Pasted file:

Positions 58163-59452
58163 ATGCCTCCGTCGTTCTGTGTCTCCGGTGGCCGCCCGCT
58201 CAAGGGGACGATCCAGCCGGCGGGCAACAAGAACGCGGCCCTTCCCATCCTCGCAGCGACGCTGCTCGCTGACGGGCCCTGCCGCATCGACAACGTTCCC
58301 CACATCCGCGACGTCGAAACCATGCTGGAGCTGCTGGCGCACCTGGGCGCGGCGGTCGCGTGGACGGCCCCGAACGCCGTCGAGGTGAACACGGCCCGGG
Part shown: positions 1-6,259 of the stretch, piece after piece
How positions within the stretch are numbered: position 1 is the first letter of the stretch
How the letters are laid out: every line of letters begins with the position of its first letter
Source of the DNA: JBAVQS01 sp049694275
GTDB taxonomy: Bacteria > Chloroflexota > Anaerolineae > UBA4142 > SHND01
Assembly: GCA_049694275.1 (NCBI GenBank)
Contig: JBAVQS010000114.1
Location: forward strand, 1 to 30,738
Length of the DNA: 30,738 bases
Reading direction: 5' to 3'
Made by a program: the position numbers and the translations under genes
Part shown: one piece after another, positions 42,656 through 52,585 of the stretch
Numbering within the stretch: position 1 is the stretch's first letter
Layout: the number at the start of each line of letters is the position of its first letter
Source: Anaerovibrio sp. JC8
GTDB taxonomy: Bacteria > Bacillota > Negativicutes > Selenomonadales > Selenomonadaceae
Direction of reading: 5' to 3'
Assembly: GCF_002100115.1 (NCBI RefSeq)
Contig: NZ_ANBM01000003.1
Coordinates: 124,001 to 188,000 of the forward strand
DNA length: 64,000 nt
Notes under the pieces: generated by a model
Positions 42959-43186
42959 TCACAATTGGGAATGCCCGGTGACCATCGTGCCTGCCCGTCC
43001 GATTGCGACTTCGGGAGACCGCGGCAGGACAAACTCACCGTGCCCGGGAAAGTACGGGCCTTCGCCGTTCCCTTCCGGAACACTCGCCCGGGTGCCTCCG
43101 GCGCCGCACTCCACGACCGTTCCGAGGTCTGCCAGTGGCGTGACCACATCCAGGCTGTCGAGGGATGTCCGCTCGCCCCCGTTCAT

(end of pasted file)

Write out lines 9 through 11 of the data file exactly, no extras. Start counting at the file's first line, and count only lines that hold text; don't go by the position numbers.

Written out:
GTDB taxonomy: Bacteria > Chloroflexota > Anaerolineae > UBA4142 > SHND01
Assembly: GCA_049694275.1 (NCBI GenBank)
Contig: JBAVQS010000114.1